The real motives of the anti-abortion movement have nothing to do with life

The latest proof of today’s heading comes to us from Daily Kos, which reports:

In just the past year, the Church has called upon its faithful followers to march, to starve themselves, to go to jail, to even take up arms—all to protect those fetuses. No exceptions. None. Not if the fetus is already dead inside the womb. Not if the fetus is going to kill the actual living woman carrying it. No goddamned exceptions EVER.

Well, except for one: when it’s going to cost the Church money.

That’s right.  When your Catholic doctor in your Catholic hospital screws the pooch, killing you and your Sacred Unborn Feeeeeeeeeetus (+10 points for twins!) suddenly they care a whole lot about how SUFs aren’t really people.

Play it again, Sam:

Jason Langley, an attorney with Denver-based Kennedy Childs, argued in one of the briefs he filed for the defense, the court “should not overturn the long-standing rule in Colorado that the term ‘person,’ as is used in the Wrongful Death Act, encompasses only individuals born alive. Colorado state courts define ‘person’ under the Act to include only those born alive. Therefore Plaintiffs cannot maintain wrongful death claims based on two unborn fetuses.”

Yeah, court!  Don’t you dare go overturning long-standing rulings which make foetuses non-people.  Because foetuses aren’t people!

Wait.  What?  Are we seriously looking at a Catholic organisation insisting that foetuses aren’t people … when it might hit them in the wallet?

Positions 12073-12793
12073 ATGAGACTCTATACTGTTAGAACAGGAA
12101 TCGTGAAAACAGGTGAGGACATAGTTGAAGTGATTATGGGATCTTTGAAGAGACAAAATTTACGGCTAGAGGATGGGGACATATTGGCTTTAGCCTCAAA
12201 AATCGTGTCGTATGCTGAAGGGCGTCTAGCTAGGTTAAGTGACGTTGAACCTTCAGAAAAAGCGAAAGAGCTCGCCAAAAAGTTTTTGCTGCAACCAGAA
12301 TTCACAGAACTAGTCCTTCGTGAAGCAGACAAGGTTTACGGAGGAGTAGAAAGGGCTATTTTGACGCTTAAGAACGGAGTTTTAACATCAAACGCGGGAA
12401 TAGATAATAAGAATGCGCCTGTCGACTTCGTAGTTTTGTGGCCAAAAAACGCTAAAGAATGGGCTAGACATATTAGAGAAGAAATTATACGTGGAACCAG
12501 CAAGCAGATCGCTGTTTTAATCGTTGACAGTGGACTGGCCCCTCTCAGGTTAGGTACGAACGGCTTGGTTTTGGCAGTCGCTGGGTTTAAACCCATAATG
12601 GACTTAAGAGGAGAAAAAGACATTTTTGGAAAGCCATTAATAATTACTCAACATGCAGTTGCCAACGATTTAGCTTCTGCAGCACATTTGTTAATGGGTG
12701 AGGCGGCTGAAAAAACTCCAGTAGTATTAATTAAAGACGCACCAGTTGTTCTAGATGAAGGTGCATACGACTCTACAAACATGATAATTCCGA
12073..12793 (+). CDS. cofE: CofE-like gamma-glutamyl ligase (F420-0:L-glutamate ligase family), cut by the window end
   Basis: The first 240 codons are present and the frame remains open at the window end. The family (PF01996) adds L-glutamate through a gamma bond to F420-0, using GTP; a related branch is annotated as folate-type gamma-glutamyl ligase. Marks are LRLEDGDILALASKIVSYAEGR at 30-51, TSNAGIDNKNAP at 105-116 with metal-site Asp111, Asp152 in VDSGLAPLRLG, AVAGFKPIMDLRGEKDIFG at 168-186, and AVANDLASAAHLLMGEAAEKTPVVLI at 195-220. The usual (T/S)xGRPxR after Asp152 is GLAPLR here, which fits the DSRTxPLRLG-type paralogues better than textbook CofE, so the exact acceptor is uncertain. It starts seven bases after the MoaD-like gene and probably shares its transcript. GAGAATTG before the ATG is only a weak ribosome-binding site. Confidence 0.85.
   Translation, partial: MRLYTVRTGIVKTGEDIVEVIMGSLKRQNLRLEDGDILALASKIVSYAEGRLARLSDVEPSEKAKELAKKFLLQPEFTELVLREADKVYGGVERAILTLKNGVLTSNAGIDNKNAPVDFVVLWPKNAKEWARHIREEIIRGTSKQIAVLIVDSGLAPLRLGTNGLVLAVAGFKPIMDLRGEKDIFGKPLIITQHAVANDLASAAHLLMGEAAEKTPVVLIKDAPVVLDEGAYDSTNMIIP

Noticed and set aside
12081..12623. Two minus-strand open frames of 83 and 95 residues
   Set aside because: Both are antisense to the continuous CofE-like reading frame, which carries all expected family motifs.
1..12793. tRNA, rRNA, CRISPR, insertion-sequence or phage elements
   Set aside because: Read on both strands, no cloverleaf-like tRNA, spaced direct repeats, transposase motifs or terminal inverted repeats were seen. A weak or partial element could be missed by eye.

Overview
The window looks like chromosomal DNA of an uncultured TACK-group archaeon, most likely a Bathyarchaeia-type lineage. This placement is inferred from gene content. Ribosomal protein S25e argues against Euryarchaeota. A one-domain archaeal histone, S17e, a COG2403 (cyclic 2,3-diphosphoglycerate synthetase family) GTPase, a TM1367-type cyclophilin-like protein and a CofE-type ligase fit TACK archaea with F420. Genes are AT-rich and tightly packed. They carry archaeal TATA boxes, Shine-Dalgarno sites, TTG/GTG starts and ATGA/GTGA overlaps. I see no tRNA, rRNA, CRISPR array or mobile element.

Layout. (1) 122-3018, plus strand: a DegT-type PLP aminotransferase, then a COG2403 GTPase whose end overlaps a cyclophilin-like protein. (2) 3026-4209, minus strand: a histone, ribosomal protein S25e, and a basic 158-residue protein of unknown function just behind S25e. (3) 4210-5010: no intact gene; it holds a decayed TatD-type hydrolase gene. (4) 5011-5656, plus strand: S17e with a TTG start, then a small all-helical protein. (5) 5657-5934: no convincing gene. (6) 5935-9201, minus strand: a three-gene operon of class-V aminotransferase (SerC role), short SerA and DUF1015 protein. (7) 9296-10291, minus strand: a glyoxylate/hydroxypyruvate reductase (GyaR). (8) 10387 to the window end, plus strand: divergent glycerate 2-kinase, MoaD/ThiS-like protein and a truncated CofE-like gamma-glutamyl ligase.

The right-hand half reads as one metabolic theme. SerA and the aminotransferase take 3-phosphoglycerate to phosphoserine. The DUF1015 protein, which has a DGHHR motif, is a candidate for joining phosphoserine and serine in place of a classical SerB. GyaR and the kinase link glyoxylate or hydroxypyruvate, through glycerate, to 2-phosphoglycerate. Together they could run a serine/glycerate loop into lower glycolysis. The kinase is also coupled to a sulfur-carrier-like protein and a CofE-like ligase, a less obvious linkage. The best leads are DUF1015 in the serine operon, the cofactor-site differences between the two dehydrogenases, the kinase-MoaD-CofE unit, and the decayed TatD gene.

Ain’t that a hilarious – in a laugh-or-you’ll-cry – illustration of their priorities.

I can hear you already, defenders:  “but they’re entitled to a defence under the law!  They’re entitled to use the current law to get themselves out of damages!!!”

I have but one question:  what would Jesus do?

7 comments

  1. Bemused, of Moz's House

    Are you trying to imply some sort of connection between the behaviour of Jesus and the actions of the Catholic Church?

  2. Bemused, of Moz's House

    More seriously, I have a real feeling that there’d be a temple tantrum of epic proportions. Or perhaps just a very polite little Jewish man running round with a notebook writing things down before mysteriously appearing next to the pope during some important celebration and making a surprising announcement.

    What I struggle to imagine is Jesus, or anyone not a power in the Catholic Church, looking at the situation and saying “this is a wonderful example of moral behaviour”. For many situations involving that organisation, not just this particular court case.

    I suspect this defence is going to be quoted an awful lot over the next few years. If I was the one prosecuting I’d be asking the client whether they wanted to cave just to establish the precedent (or does a defence not have to win to become precedent?)

  3. Frank Macskasy

    As for the rank hypocrisy of the Catholic Church (and a few other religions which merit scorn), I think we’re more than familiar with them already.

    Back in the 1990s (?) there was a curious story about a nudist club wanting to set up in some grounds in Kati Kati. Across the stream, was a christian youth group of some sort. There were objections flying all over the place.

    To which I agreed: I wouldn’t want to join a nudist club with a chritian group just across the way. Those christians can be… dodgy. ;-)